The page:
3/ Material - sometimes made unnecessary by the Eschew Materials feat, and
4/ Concentration - not necessary in all cases but is there always at least a moment of apparent intense concentration?

In the case of spell-song there is a mechanism where sleight of hand and performance can be used, the other mentioned cases I haven't used.

With regards to Spellcraft that presumes that the character in question is able to perceive the casting in order to identify the spell, again I would reference the above 'parts' of casting which could give a caster away and take it from there when setting the DC. I might also ask for a perception check too, especially if the other caster was say, invisible.


There are some third party skill tricks, conversions from 3.5 or homemade stuff like this:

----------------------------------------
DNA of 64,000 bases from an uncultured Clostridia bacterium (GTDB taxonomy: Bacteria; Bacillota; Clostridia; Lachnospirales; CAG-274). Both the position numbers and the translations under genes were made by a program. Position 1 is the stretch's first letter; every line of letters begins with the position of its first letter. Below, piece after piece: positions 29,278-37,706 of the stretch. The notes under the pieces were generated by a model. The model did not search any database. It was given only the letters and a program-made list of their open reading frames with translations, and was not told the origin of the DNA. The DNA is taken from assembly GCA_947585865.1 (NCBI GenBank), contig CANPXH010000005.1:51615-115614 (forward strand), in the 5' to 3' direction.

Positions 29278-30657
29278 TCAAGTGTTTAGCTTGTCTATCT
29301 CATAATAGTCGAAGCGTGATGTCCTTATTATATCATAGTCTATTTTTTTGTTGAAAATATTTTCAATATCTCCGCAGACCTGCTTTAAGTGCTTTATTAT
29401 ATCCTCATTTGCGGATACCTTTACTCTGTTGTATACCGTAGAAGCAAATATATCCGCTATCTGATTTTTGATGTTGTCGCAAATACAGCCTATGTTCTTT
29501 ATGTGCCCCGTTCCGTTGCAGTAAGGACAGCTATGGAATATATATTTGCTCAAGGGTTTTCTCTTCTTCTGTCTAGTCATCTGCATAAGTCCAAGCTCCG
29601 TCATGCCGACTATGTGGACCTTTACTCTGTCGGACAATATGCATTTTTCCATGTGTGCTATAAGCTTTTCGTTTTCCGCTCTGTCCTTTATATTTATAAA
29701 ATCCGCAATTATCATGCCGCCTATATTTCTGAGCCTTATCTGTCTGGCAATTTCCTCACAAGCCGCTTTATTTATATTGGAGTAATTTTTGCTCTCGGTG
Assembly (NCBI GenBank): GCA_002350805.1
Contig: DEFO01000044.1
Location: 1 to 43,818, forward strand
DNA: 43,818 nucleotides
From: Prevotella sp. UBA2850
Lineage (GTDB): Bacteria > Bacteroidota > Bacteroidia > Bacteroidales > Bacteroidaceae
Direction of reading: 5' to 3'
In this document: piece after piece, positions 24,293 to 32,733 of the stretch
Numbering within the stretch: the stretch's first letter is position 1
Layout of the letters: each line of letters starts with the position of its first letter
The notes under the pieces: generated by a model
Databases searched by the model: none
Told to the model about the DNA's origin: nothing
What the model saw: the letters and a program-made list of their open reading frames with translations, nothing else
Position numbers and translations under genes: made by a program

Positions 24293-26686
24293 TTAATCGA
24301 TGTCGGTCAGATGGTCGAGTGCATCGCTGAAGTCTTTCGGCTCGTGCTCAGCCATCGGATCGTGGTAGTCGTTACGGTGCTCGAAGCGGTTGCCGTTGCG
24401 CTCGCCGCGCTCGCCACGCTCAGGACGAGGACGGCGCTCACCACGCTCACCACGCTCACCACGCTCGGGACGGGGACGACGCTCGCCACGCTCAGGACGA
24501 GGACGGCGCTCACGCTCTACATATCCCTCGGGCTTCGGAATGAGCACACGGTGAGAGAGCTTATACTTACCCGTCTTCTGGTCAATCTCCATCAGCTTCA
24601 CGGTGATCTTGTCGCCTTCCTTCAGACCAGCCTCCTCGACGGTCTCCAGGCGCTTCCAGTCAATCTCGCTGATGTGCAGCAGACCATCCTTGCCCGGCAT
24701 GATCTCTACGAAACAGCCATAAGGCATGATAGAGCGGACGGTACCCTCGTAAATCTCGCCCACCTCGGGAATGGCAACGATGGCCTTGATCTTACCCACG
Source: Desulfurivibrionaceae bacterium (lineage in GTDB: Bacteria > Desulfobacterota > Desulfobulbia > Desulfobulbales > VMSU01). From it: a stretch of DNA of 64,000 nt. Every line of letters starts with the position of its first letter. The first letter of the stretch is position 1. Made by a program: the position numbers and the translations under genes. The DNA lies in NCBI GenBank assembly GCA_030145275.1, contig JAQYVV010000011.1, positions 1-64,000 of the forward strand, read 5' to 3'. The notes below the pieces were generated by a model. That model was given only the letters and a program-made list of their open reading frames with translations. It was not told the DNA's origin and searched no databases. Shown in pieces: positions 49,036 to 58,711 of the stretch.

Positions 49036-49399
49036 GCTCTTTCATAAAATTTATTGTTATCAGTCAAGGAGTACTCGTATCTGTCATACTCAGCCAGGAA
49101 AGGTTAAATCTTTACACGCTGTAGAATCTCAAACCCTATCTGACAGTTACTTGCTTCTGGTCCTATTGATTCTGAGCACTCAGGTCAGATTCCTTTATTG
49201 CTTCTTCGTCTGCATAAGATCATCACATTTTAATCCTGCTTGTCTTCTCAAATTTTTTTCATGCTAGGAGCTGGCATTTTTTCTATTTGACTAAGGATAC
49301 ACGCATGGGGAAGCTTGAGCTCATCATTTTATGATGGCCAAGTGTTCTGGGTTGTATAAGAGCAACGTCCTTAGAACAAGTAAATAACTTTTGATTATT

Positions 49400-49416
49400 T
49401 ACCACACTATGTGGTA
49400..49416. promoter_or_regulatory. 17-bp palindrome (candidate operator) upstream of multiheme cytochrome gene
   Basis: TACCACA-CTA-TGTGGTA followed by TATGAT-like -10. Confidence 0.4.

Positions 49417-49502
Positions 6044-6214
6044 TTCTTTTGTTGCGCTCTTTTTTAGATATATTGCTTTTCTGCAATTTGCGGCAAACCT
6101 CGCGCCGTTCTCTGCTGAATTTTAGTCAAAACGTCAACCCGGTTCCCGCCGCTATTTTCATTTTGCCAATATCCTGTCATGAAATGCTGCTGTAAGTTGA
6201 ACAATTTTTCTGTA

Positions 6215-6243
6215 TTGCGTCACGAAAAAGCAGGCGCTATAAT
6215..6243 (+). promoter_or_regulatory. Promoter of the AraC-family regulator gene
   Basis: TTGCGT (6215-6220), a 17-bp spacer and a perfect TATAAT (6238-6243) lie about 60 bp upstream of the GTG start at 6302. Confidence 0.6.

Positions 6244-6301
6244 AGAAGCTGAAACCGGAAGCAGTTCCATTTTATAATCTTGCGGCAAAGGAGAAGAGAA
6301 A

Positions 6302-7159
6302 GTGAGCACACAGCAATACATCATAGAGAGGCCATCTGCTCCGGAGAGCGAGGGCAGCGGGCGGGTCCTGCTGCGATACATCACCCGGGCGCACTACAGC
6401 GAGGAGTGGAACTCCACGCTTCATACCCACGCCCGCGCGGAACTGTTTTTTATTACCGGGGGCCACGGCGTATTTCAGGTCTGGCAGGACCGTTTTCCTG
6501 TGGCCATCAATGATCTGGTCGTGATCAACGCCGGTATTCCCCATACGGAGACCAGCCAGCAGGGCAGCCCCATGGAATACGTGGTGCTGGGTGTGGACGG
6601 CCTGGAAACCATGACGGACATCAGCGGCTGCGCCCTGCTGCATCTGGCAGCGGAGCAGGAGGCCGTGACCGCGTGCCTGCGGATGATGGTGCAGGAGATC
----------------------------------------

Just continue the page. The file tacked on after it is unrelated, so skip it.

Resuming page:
PF SRD wrote:

Hidden Spell

You can cast spells unnoticed.

Prerequisite: Sleight of Hand 5 ranks, Spellcraft 1 rank.

Benefit: You can hide the fact that you casting a spell so well that when you make a successful Sleight of Hand check, opposed by enemy Perception checks, enemies can't tell that you're spell-casting. They also cannot counterspell and receive no attacks of opportunity if they'd normally be entitled to one.

PF SRD wrote:

False Spell

You fake one spell to make your enemy think you're casting another.

Prerequisite: Bluff or Sleight of Hand 8 ranks, Spellcraft 8 ranks.

Benefit: You imitate the verbal and somatic components of a spell other than the one you're casting, of the same level. Attempts to identify the spell using Spellcraft are fooled and you enemy believes you're casting the other spell. this ruins any attempt to counterspell, though dispel magic and similar spells still work. All is revealed once the actual spell is cast and a lightning bolt still looks, feels and acts like a lightning bolt, for example.


PSusac wrote:

Forgive me if this has already been covered, but:

Use Ventriloquism to make it sound like the verbal component is coming from across the room. This doesn't get rid of the sound of spell-casting, but it does provide social cover.